If your organization is committed to curbing water waste, make that commitment count with consumers
Are you, as a company or brand, committed to conserving water? If so, do you talk about it? In a way that consumers can hear you and value the message?
The report covers broad territory related to consumers and their perceptions about water use – we touched on both their own willingness to conserve and how much they value it when the companies they buy from do the same.
There are a couple of major themes that emerged from the questions we asked: first, consumers aren’t exactly making a big splash when it comes to personal water conservation. No surprise there, really; our years of experience polling consumers on their energy use shows much the same thing. Consumers didn’t have a clue how much water they use every day, let alone how much they waste when they fail to take simple actions like turning off the water while brushing their teeth. Still, they placed a fair amount of value on the idea of water conservation, rating it as fairly important despite their overall lack of action.
But when we asked respondents to rank CSR activities for a few very specific examples of successful companies (a laptop manufacturer, a beverage maker and a manufacturer of sinks, tubs and toilets), water conservation did consistently well across the board, making the top three of eight potential (and different and specific) activities for each type of company.
We think we’re looking at the classic behavioral science conundrum: consumers may believe water conservation is a good thing, but they aren’t really big on taking action themselves, for a number of reasons. One is that the need to do so hasn’t been made abundantly clear to them; another is inertia; yet another is underlying emotional drivers that haven’t been appealed to in a meaningful way. Over and over again, consumers tell us they think conservation is important, but they mostly want someone else to do it for them.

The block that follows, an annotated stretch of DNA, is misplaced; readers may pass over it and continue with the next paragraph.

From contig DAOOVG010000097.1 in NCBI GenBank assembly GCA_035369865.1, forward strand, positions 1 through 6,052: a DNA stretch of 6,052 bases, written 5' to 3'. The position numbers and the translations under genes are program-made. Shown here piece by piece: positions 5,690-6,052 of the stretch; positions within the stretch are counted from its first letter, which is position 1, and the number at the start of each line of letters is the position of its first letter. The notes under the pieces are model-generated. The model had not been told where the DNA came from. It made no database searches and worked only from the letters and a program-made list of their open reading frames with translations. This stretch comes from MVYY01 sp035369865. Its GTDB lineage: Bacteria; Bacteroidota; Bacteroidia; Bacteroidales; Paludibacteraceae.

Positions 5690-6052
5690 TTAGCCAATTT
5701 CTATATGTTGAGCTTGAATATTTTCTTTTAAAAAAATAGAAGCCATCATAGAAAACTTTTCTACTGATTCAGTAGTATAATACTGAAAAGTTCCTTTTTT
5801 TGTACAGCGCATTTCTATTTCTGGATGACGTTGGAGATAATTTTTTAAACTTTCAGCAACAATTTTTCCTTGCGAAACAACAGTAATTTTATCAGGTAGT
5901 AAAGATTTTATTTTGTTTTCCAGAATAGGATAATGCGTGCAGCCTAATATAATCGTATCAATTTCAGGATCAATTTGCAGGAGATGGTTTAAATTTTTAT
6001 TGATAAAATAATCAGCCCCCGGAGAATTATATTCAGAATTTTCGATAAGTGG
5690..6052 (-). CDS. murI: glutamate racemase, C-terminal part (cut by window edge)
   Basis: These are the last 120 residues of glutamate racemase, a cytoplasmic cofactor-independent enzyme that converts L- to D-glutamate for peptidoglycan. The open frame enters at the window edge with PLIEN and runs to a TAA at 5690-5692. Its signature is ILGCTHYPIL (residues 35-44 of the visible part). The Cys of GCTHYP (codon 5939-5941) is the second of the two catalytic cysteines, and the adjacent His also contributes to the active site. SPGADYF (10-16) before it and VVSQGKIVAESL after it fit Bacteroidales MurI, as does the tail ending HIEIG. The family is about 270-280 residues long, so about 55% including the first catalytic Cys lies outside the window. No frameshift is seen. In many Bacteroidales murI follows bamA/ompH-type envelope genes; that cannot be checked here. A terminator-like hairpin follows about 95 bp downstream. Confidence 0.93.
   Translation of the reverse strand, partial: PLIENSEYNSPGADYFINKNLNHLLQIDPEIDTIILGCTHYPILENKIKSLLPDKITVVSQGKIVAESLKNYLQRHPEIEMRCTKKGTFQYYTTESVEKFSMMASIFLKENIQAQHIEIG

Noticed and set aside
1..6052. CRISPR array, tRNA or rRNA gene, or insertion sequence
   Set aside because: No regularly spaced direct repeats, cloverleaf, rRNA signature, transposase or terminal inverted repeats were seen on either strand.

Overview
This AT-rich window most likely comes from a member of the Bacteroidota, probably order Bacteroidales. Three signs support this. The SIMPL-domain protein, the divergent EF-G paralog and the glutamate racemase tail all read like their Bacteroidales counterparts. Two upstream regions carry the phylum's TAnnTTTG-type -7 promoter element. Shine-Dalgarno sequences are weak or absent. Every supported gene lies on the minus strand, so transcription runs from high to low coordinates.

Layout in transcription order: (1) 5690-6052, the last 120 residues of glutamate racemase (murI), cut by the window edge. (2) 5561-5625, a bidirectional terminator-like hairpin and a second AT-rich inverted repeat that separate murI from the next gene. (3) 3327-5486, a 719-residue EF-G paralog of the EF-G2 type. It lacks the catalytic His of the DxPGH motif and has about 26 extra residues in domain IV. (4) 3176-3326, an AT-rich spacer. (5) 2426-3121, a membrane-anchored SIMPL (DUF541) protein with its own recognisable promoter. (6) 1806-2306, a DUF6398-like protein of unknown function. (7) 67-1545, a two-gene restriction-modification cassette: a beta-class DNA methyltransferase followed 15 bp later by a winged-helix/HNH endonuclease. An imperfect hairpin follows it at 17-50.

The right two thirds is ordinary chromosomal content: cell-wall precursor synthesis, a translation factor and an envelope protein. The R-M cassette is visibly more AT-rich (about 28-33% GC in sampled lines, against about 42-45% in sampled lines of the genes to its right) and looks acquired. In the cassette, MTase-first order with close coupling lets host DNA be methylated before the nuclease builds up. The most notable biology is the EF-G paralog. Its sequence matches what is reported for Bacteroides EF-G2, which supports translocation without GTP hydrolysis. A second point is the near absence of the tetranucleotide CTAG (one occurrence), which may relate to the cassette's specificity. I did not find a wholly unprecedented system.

Ergo, the idea of brands conserving water appeals to them greatly. There are obviously things we must do to get consumers to take more personal action – and we believe the opportunity for targeted education campaigns is huge and largely untapped – but there’s also an enormous, meaningful opportunity for brand leadership on this subject. If you’re conserving water or contributing to water-related causes, are you getting your message out there? Because our results show that consumers are listening. And they might just need your example to look up to.
Which brings us to the hows of getting your message out and telling your story. Our research tells us what different market segments think about water conservation (including Millennials, who might not be quite the receptive audience you think they are). Read our report to get the full survey background and the marketing insights we derived from our poll. And let us know if it sparks an idea you want to explore together.